Roseau, Dominica, August 1st, 2018 – The United Workers Party continues to strive for the return and harmonious operation of Ross University in the Commonwealth of Dominica.
The growing fears, anxieties and concerns over the uncertain future of Ross University School of Medicine (Ross) as a major driver of economic activity in Dominica, necessitates that Prime Minister Roosevelt Skerrit addresses the nation urgently on the way forward.
The 40-year-old Medical School, born and raised in Dominica, left our shores after Hurricane Maria and has not returned contrary to widespread public expectations in a country where its operations account for more than 30% of national economic activity.
The Ross University contribution in the Dominican economy includes:
1) Employment- A significant number of Dominicans have been employed at all levels of Ross’ organizational structure, ranging from faculty workers to unskilled workers.
2) Travel/Transportation – Airfares to LIAT and passenger taxes and landing fees to the Government of the Commonwealth of Dominica.
Inbound and outbound logistics and ground transportation costs
3) Housing – almost exclusively provided by Dominicans who heavily invested in housing for students and faculty over the years. Recent official estimates put the total at-risk investment in housing stock in the Picard area at over 50 million ECD – all borrowed from local financial institutions. These loans are serviced directly from the student rental income which ranged from $400 to $700 USD per unit per month.
4) Food, utilities, and entertainment/recreation – The multiplier effect of these ancillary services to the Ross students spawned an entire system of economic activity in the Portsmouth community in particular. As a result of the movement of these goods and services the state received VAT, corporation tax and PAYE income and Social Security benefited from growing employer and employee contributions through the years.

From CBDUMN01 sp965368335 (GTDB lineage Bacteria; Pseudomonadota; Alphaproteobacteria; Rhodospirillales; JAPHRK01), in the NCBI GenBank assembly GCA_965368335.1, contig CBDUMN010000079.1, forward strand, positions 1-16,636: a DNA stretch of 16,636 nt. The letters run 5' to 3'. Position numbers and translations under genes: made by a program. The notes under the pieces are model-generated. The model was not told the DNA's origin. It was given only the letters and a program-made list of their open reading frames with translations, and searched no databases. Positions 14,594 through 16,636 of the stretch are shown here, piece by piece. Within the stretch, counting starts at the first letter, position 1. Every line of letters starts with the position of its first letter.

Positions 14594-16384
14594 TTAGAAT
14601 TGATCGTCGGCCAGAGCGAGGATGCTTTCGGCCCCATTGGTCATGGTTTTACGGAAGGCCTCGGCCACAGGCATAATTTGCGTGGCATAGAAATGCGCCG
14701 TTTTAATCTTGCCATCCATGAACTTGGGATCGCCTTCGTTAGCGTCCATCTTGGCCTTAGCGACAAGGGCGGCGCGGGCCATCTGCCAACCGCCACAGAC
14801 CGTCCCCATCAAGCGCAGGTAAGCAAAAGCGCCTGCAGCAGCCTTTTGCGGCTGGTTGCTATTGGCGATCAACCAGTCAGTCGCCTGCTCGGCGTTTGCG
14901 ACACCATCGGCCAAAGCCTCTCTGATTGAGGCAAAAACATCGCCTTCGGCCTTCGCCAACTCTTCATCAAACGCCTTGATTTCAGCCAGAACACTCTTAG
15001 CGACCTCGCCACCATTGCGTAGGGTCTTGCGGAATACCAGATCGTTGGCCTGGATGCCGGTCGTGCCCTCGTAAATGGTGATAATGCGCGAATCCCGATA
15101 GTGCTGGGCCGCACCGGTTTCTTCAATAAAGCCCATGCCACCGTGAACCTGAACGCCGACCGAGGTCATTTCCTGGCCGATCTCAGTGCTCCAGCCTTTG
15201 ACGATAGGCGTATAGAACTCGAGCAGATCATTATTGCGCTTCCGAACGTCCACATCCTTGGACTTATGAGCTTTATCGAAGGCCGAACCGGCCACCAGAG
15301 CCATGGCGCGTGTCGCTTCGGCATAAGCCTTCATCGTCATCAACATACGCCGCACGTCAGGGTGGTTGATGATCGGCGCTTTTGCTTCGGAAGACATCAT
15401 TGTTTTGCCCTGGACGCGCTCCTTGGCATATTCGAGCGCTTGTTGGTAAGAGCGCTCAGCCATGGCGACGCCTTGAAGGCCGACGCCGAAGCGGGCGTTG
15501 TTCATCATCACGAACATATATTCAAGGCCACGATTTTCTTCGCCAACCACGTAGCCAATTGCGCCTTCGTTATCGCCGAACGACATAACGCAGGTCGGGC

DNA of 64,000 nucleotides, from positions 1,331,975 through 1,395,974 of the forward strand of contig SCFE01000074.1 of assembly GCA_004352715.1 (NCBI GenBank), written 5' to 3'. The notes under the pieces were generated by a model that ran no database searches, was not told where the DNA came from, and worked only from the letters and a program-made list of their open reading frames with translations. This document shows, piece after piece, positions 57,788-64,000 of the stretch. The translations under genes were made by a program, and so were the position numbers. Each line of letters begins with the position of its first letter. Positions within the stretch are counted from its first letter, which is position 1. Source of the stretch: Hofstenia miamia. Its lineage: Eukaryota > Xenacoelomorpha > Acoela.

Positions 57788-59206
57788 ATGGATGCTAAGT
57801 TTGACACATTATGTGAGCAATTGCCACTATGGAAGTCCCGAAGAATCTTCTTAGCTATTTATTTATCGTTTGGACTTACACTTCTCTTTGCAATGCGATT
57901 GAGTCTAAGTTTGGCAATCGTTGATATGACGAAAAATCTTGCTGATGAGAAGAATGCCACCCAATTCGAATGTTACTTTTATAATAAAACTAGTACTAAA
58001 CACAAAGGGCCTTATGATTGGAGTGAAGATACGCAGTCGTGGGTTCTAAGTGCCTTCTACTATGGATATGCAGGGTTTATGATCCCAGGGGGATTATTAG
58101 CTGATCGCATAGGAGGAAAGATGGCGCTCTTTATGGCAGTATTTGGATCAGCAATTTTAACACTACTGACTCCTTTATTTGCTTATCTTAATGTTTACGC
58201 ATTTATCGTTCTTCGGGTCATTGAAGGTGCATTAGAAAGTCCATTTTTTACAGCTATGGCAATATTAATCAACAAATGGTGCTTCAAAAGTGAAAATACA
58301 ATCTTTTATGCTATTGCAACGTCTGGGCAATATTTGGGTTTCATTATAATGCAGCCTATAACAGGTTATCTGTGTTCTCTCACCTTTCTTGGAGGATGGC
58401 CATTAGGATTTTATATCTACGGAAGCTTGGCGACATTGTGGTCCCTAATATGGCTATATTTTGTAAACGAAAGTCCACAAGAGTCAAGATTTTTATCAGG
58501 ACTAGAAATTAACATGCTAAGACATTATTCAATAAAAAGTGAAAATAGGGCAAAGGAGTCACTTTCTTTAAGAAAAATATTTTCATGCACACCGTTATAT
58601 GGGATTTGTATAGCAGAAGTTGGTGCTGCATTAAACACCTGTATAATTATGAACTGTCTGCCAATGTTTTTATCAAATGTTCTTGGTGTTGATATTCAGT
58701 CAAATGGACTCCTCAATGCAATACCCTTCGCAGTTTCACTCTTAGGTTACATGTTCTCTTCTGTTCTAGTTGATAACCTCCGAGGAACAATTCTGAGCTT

5) The uncertain future of Ross in Dominica threatens a range of benefits that have formed part and parcel of the Dominican economic landscape for decades with no viable alternative under a Dominica Labour Party government that appears to be simply idle and aloof. The banking and financial sector may be affected because of mortgage delinquency and bad debts which can further plummet a contracting economy.
We understand that the leadership team of Ross has presented to the government of the Commonwealth of Dominica a number of investment support issues and public infrastructure improvements that need to be addressed satisfactorily to facilitate a return of the American owned university.
With reports that Ross may open its doors in another CARICOM country, the people of Dominica have a right to know what are the requirements for the return of Ross that government has been unable to meet. And should Ross move into another Island, as we sincerely hear, would that move be temporary, and what is the government’s plan for securing the return of Ross at the earliest opportunity?
The failure of the Dominica Labour Party government to respond adequately to the needs of Ross and thereby secure its earliest return reflects another profound disappointment of this government. The slow improvements in the national hospital’s infrastructure while Ross was becoming a first-rate medical school bears eloquent testimony of the incompetence that have led us to this untenable situation under the leadership of a Prime Minister who actually took over direct responsibility for Ross University from the Ministry of Health.
In this regard, the United Workers Party has commenced stake holder consultations with Dominicans at home and abroad on an agenda to secure the return of Ross University. We will engage the owners of Ross with clear commitments to deal decisively with the investment support and public infrastructure improvements that are needed for a resumption of operations in Dominica.